After the first dive, the proportion of time spent on the ice and in water constituted 30.8% and 69.2%, respectively. The distribution of time spent in each activity during foraging trips is shown in Table 3. When birds were on the ice, they were inactive for the majority of time (90.3±4.1%): 62.9±10.1% of the inactive time was spent standing, and 37.1±10.1%, lying down. Traveling on the ice constituted only 9.7±4.1% of the time on the ice. Walking predominated (90.2±4.6% of traveling time on the ice) over tobogganing (9.8±4.6% of the traveling time on the ice). When the birds were in water, they spent 67.9±3.1% of time diving, with 45.6±3.9% of the dive time in the bottom phase. Surface swimming occupied 4.7±2.0% of the time in water, while resting at the surface was 27.3±3.6%. When the birds were at the water surface, they spent 1.2±1.7 min resting and 0.25±0.38 min swimming before the next dive (Fig. 3); 92.8% and 99.6% of surface rest and swim periods were less than 2 min, respectively.
Results based on dive bouts were summarized in Table 4. Durations of dive bout varied widely. 42.9% and 67.2% of dive bouts were less than 2 h and 5 h, respectively. After the dive bout, the birds spent 2.5±2.3 h on the ice before the next dive bout. 68.7% and 76.8% of ice rest periods were less than 2 h and 3 h, respectively. Traveling time and estimated distance traveled on the ice between dive bouts were ranging from 4 sec to 2.9 h) and in 7–5430 m), respectively.
Results of LMMs to investigate relationships between activities on the ice and those during previous dive bouts are shown in Table 5. For the models with resting time on the ice as dependent variable, AICc of the models with each of duration of dive bouts, accumulated time of diving, and accumulated time of bottom time duration as a fixed effect were much smaller than that of the model including only the random effect (Bird ID); the AICc differences were more than 5.0. The most parsimonious model with the lowest AICc has five times greater wi than those of other models (Resting time on ice = 0.1271 × duration of previous dive bout +0.17280), which showed that resting time on the ice increased with duration of dive bouts. On the other hand, for the models with traveling time on the ice as dependent variable, difference of AICc between models with any fixed effect and random effect only was lower than 2.0. In addition, the wi of each model was lower than 0.4. Thus, resting time on the ice was best explained by the time duration of the previous dive bout. On the other hand, traveling time on the ice between dive bouts was not clearly related to one single factor: the duration of the previous dive bout, the cumulative diving time, and the cumulative bottom time each gave similar model fits.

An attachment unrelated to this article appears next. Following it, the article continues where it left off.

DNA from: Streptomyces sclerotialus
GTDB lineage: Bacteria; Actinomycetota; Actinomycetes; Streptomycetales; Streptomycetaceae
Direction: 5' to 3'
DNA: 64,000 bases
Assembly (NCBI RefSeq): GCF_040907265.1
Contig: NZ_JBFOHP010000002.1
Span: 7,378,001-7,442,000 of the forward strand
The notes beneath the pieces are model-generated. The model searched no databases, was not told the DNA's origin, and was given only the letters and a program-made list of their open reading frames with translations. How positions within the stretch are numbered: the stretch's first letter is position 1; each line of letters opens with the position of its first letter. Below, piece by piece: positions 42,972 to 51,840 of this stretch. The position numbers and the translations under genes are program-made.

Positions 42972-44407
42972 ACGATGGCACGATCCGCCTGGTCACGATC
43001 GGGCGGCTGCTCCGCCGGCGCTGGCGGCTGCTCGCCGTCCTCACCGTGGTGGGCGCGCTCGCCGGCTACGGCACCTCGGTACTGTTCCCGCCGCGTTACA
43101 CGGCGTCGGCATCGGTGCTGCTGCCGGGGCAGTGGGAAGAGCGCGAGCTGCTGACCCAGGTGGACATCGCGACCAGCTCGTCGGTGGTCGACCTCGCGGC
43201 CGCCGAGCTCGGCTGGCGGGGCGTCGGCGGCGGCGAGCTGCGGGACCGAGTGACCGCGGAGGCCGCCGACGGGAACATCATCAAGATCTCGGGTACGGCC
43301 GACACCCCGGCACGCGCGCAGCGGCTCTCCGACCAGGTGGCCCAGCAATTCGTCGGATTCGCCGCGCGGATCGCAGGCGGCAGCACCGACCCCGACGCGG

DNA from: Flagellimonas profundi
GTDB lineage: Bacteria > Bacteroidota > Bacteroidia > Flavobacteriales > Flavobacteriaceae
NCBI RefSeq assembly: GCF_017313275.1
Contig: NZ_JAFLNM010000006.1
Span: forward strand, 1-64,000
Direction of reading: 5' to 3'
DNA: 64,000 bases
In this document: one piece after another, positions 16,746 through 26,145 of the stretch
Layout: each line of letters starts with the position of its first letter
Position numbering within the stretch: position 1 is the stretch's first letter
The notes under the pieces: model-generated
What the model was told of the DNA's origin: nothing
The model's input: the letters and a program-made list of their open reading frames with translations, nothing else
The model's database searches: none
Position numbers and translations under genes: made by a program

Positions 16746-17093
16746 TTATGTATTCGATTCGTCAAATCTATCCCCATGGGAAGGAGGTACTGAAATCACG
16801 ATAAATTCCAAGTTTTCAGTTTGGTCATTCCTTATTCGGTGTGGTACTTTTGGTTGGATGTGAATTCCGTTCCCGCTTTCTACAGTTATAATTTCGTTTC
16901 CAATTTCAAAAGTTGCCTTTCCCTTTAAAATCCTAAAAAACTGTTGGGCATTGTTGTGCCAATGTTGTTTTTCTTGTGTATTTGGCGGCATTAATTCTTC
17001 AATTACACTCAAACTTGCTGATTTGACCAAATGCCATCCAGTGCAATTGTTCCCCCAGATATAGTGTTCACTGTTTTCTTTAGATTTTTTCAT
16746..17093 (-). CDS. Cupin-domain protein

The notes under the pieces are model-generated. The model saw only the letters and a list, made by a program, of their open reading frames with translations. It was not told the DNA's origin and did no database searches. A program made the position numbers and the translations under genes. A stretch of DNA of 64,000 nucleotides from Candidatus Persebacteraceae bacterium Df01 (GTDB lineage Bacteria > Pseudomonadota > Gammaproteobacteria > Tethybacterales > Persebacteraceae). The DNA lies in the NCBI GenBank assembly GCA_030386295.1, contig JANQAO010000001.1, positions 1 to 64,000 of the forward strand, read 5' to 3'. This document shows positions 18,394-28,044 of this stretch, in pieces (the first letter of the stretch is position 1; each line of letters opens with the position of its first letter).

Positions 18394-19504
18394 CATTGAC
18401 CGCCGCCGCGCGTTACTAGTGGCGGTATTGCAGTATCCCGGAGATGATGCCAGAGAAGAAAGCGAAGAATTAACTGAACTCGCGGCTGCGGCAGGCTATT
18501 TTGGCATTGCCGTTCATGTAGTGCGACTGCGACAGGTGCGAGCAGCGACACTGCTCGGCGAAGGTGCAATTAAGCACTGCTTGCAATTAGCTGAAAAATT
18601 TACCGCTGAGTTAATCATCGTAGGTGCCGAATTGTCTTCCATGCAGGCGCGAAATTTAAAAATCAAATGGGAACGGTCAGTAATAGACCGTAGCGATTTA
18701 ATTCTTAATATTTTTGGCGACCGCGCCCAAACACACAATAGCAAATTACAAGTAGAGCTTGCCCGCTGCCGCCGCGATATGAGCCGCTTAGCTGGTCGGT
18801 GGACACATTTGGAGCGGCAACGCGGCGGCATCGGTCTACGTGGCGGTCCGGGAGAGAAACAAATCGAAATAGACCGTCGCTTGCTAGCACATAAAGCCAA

This is the first report for the activity time budget both in water and on sea ice of breeding emperor penguins on foraging trips during chick-rearing period. Our results showed that emperor penguins made repeated dive bouts and rest periods on sea ice over a prolonged period. Although it is known that emperor penguins perform repeated dive bouts during foraging trips at sea , the detailed activity of each individual during a trip, especially when they are on the ice, has not been reported previously.
Our results show that the penguins primarily rested on sea ice. Continuous travel over long distances did not occur on sea ice. We also found that after leaving the colony and arriving at the ice edge prior to the start of a foraging trip, birds spent 3 to 38 hours waiting before making the first dive. We suspect that rest on the sea ice and prolonged waits at the ice edge are secondary to the presence of predators. For Antarctic penguins, predation risks by leopard seals (Hydrurga leptonyx) are high at sea ice edges , and seals tend to aggregate at the ice edge where departing penguins congregate , . It is known that Antarctic penguins form a temporal flock and synchronously dive from ice edge [e.g.,15,17]. The risk of predation might be reduced when penguins start dives synchronously, through dilution effects or increased vigilance against seals . Thus, it is more likely that such a stay at ice edge is the result of waiting for other individuals to reach the ice edge and form a flock for diving. This is supported by personal observation by KS and PJP. (see Movies S1 and S2).